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This is your Captain Speaking

Q & A: Chesley “Sully” Sullenberger


Photography by Cody Pickens

Ernest Hemingway once called courage “grace under pressure.” If you subscribe to that definition, you’ll be hard-pressed to find a more courageous person than Captain Chesley Sullenberger. “Sully” became famous in January 2009, when he successfully executed an emergency landing of crippled U.S. Airways Flight 1549 in the Hudson River, saving all 155 people aboard the plane.

Almost as notable as the skill Sullenberger showed that day is the grace with which he handled the ensuing media onslaught. He emerged as an articulate, authoritative presence, taking the glare of the spotlight and turning it into an opportunity to do good, testifying before Congress about the difficult conditions under which commercial airline pilots work today.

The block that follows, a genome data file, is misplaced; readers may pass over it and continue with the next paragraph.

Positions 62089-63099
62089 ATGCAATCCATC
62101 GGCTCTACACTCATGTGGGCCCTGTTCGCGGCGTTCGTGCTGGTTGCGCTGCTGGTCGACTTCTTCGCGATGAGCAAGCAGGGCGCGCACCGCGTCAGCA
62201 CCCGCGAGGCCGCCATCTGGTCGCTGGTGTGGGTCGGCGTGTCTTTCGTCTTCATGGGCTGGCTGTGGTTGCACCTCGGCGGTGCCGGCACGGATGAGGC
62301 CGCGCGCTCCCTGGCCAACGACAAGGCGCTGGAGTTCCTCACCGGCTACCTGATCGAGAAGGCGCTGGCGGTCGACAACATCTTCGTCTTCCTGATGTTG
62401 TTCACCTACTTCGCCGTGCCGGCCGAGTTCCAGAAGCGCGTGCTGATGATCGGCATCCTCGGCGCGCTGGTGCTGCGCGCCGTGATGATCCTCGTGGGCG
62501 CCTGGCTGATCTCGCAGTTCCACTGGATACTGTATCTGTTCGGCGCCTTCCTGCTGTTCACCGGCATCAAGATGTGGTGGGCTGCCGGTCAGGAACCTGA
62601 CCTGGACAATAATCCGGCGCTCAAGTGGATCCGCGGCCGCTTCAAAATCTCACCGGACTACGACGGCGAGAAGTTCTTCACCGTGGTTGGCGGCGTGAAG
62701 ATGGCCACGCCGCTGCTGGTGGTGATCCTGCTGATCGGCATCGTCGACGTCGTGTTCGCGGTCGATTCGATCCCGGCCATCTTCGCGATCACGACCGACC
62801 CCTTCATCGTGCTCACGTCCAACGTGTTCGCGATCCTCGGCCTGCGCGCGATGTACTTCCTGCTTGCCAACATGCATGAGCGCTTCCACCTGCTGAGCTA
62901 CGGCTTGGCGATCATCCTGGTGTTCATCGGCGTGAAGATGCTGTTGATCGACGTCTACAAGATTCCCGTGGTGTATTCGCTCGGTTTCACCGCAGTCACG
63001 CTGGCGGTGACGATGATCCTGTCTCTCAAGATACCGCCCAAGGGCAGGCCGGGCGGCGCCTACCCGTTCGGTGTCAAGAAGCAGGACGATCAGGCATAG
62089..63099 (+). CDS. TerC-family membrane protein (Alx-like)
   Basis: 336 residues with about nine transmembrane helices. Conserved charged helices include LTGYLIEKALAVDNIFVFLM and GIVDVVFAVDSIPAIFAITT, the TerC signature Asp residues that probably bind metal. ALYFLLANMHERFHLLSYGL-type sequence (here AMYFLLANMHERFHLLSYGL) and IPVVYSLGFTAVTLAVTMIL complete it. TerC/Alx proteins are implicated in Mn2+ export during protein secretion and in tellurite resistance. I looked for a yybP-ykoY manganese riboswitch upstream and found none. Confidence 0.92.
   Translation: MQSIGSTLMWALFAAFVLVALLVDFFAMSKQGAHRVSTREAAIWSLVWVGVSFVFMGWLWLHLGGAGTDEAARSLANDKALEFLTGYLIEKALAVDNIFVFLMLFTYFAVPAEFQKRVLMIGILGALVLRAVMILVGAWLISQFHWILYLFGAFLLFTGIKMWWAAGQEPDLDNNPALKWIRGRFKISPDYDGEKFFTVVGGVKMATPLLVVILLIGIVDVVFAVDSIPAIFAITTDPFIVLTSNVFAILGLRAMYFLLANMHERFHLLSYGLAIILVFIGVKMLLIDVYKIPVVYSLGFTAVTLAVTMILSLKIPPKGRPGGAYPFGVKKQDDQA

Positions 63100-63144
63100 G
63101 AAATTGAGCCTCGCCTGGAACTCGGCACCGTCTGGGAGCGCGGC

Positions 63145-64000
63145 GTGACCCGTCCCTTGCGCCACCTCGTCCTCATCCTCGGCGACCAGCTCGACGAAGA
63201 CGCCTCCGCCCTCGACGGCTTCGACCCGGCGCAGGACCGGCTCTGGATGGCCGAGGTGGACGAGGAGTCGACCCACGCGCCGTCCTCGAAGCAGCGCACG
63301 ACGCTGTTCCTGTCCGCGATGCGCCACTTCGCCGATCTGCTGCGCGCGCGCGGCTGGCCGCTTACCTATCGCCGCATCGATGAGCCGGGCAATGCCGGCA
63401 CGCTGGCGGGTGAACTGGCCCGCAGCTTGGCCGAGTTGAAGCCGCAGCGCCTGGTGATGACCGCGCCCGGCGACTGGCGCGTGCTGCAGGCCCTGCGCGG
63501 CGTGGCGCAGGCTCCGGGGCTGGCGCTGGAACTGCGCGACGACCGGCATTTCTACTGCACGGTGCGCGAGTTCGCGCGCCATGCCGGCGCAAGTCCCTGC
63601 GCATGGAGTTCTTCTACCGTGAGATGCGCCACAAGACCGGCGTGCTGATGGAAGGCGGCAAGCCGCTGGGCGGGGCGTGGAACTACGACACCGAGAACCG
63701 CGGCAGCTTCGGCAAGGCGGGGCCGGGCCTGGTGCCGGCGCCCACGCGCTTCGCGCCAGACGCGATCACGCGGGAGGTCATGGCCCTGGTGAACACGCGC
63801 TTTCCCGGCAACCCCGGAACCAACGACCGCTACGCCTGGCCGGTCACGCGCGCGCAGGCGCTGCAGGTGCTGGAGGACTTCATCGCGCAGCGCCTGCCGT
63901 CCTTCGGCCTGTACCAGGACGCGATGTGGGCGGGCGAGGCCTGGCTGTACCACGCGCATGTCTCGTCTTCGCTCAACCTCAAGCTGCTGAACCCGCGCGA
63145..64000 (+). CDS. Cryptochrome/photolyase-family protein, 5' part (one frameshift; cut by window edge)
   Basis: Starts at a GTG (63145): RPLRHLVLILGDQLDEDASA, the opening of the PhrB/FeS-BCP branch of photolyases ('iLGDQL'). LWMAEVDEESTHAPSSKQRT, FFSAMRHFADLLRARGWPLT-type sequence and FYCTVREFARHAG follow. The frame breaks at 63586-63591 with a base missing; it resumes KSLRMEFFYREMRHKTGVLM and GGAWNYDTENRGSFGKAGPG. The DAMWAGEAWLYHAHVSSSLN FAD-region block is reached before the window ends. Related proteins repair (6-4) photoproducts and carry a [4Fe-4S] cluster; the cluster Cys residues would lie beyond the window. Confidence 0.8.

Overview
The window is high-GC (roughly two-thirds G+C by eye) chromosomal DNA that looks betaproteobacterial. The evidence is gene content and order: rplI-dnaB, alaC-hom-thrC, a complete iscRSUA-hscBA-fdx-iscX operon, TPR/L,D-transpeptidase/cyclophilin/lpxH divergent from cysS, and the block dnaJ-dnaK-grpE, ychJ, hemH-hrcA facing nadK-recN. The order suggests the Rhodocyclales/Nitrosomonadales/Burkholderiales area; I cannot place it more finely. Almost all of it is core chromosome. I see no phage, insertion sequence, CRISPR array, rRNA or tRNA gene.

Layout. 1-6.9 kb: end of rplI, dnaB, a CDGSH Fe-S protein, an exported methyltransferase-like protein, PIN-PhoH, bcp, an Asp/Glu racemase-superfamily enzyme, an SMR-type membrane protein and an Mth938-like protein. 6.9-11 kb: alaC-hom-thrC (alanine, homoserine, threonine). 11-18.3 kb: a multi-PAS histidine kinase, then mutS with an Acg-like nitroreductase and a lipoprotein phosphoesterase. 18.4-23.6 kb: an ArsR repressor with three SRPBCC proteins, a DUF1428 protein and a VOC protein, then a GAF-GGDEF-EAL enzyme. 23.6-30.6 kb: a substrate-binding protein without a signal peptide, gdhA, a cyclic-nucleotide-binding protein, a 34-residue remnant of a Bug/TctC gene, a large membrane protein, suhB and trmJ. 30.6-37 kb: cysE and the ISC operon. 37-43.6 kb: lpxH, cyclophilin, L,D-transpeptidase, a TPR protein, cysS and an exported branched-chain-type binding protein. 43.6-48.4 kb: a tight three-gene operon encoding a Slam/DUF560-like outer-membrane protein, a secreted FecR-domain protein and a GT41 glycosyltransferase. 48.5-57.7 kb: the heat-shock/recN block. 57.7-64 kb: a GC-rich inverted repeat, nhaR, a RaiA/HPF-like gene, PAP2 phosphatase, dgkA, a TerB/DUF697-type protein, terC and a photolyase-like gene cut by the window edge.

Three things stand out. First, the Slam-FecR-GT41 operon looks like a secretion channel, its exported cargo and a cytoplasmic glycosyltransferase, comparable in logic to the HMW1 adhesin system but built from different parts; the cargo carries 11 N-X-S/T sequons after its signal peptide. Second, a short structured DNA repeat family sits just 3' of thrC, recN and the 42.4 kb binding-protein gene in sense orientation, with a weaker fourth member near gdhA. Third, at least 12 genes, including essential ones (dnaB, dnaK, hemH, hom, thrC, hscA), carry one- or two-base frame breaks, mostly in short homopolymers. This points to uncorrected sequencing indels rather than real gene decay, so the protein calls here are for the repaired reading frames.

In the three years since, things have barely slowed down for Sullenberger. In addition to keeping a full slate of speaking engagements, he is involved in activism for several causes, most notably aviation and patient safety. The Danville resident has also written two books: The first, Highest Duty, is a memoir for which the film rights have been optioned. The second, Making a Difference, released on May 15, is Sullenberger’s examination of leadership. He interviewed 11 public figures, including Admiral Thad Allen, who managed the cleanup of New Orleans after Hurricane Katrina; Tammy Duckworth, an Army helicopter pilot who lost both legs when she was shot down in Iraq and later ran for Congress; and Sue Sheridan, who became a powerful patient advocate after medical errors led to her son’s brain damage and her husband’s death from cancer. In these interviews, Sullenberger examines what qualities make for a true leader and how each of us can learn to live up to the same high standards.